Show Me My Career Path.
Let’s be realistic. Not all Millennials look at their first job as their final career. Many younger employees consider their work “something to do between weekends,” and are not thinking about climbing the corporate ladder.
But, the more focused Millennials (high potentials) have a self-centered work ethic and are in search of a career path. If you are working with the “High Potentials,” show them where they fit into your organization. Take the time to show them a career path and open their eyes to the opportunities available in your organization in all departments.
“This Millennial generation is not just looking for a job, they’re not just looking for salary and financial benefits, they’re looking for skill development, they’re looking for mobility, they’re looking for opportunities to acquire different skills and to move quickly from one part of an organization to another. How you manage that sort of talent and how you deal with their expectations is very different from what’s been done in the past.”
—Dennis Nally, PricewaterhouseCoopers HR Director
Managers Need a Big Dose of Self-Awareness.
I am listening to my audiences and what I am hearing is that managers are frustrated. They don’t want to spend time training the new hires and feel that they are a huge interruption in their day. They just expect them to know. In fact, one person said if they have to train someone, they aren’t worth hiring.
The biggest challenge for organizations is to ask themselves are they open and willing to make a shift. If so, they must bend to accommodate the millennial mindset or lose their talents, which are considerable.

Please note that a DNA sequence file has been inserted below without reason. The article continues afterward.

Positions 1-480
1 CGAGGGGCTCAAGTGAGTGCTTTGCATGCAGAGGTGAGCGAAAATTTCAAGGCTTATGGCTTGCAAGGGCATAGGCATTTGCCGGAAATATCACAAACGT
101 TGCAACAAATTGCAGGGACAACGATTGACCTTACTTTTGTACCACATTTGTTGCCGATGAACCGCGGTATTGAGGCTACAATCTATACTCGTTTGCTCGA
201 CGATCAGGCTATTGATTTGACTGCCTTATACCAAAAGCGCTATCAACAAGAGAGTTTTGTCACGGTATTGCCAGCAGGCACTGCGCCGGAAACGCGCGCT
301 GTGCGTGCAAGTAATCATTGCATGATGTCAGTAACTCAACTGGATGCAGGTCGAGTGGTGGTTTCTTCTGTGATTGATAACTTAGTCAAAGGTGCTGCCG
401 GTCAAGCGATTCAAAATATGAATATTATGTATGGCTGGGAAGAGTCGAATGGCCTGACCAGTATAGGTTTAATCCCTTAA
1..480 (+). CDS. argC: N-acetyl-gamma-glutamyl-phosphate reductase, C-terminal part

That said, the need for young talent is enormous. Competition is fierce to recruit and retain the best talent. Organizations unable or unwilling to make the shift will pay dearly for their inflexibility.
Millennials ( I am now calling them Generation Interruption) have the ability to transform disruption of the workplace into profit for your company. But first, your managers must be willing to adapt and change to fit their needs. Are you up for the challenge?
Then you need to decide if your company culture can adapt and move ahead. Can your organization get out of the default mode and try new things to meet the needs of this new talented generation of Millennials who are going to carry us into the future?
Karen McCullough is a nationally known keynote speaker and expert on change, generational opportunities and workforce trends.
Karen helps organizations cut through the generational biases and get back to reality by leveraging their team’s strengths, enriching the work environment, and driving better results. Each of her presentations brings a realistic perspective on workplace trends, employee engagement, while offering actionable content.
For the past 15 years Karen has shared her insights to top organizations such as VMware, Procter & Gamble, US Department of Justice, JPMorgan Chase, Symantec, McGraw-Hill, National Homebuilders, Shell Oil, Mercedes Benz, The World Bank, American National Insurance, Humana, United Way, American Heart Association and MD Anderson Cancer Center.